Originally published by 2 Minute Medicine® (view original article). Reused on AccessMedicine with permission.

1. Youth have continued to engage in romantic relationships and sexual activity throughout the COVID-19 pandemic

2. Access to sexual health educations, services, and resources are required to meet the needs of young adults and adolescents

Evidence Rating Level: 2 (Good)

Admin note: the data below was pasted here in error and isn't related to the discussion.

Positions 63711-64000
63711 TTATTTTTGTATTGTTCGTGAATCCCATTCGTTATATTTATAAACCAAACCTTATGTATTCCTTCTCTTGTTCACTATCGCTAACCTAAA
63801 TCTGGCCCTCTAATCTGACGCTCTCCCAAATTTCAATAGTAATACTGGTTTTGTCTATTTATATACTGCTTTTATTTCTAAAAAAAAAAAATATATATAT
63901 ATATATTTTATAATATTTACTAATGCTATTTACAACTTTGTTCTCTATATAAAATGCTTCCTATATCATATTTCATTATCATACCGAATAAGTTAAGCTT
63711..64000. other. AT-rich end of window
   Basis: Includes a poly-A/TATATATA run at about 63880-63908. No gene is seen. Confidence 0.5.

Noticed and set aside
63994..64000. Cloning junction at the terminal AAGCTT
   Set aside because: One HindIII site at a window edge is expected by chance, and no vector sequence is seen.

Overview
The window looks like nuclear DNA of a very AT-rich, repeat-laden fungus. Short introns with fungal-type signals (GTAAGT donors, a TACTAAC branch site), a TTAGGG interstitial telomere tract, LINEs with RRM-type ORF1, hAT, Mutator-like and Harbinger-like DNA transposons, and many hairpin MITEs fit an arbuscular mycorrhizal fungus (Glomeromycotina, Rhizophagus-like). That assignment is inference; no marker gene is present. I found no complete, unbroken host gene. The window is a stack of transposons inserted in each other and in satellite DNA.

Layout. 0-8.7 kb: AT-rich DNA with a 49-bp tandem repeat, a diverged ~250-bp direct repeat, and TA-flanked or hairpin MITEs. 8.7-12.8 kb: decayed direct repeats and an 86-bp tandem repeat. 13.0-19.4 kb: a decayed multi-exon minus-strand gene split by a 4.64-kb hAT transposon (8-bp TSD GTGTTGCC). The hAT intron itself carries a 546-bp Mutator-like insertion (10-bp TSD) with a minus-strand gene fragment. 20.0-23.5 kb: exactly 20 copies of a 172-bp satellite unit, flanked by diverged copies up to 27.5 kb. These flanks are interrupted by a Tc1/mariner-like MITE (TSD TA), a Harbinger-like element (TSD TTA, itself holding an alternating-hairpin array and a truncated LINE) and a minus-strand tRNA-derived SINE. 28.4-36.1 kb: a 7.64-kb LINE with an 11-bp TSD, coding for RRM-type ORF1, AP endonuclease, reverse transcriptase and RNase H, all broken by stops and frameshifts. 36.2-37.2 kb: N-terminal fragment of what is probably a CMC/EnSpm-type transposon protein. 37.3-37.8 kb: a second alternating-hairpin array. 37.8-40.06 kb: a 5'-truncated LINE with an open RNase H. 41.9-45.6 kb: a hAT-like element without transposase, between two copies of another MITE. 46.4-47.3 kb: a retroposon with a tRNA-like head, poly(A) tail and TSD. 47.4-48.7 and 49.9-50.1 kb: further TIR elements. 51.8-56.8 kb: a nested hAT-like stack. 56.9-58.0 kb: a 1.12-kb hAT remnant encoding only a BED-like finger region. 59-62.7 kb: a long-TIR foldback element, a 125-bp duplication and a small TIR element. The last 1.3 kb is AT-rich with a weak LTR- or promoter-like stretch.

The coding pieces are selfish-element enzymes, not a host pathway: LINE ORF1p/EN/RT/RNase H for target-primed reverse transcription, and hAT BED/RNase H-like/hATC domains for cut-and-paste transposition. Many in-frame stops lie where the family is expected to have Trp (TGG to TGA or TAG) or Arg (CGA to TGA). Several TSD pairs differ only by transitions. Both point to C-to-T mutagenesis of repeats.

The COVID-19 pandemic has led to school closures and stay-at-home orders within The United States, impacting the social lives of adolescents (13-17), young adults (18-21), and their relationships. Previous studies have examined the effects of social distancing on peer acceptance, social connection, and mental health. However, there has been limited data on young people’s romantic and sexual relationships during the pandemic. This study aimed to address this gap and assess the impact of COVID-19 social distancing guidelines on romantic and sexual relationships of young people in Fresno County, California. Fresno County was disproportionately impacted by COVID-19 with higher rates of the virus than the state average and their schools closed for the 2020-2021 year. Participants aged 13-19 were recruited from a larger sample of participants enrolled in a 5 year, randomized controlled trial for sexual health education. Students were invited to complete an online survey about the impacts of COVID-19 on their living arrangements, their sexual and reproductive health, and the use of technology in their relationships. Furthermore, participants were asked questions regarding the impacts of physical distancing from intimate partners, sexual activities, online relationships, and baseline attitudes towards COVID-19.The use of the Chi-square test of independence allowed comparison between age groups (adolescents vs young adults), gender identity, and sexual orientation. A total of n=351 youth responded to the survey with the majority being females (72%), Hispanic (75%), and heterosexual (83%). Over one third (37%) of respondents were in a romantic relationship during the pandemic. Among these participants 34% were unable to spend time with their partner during the lockdown restrictions. This social distancing was mainly due to parental restrictions among adolescents compared to young adults (44% vs 20%). The stay-at-home orders lead to increased parental monitoring, less independence, and reduced privacy. However, the percentage of participants who had sex monthly declined by only 1% with similarly insignificant reductions among weekly and daily rates. Further studies are required to analyze the lasting impacts on mental health among youth with regards to their relationships. Relationships differed between adolescents and young adults due to their living situations and the influence of parents and caregivers. A limitation of the study was the relatively small sample size in only one county in California which may not be generalizable to the larger population. However, a strength of the small sample size was that it included primarily Hispanic participants, a demographic often underrepresented in research studies and in past surveys. Overall, the study reinforced the need for continued access to sexual and reproductive health services and education for youth even during pandemic lockdowns. Health care providers, schools, and community organizations should have resources available for youth during the COVID-19 pandemic in order to keep adolescents and young adults safe and healthy.

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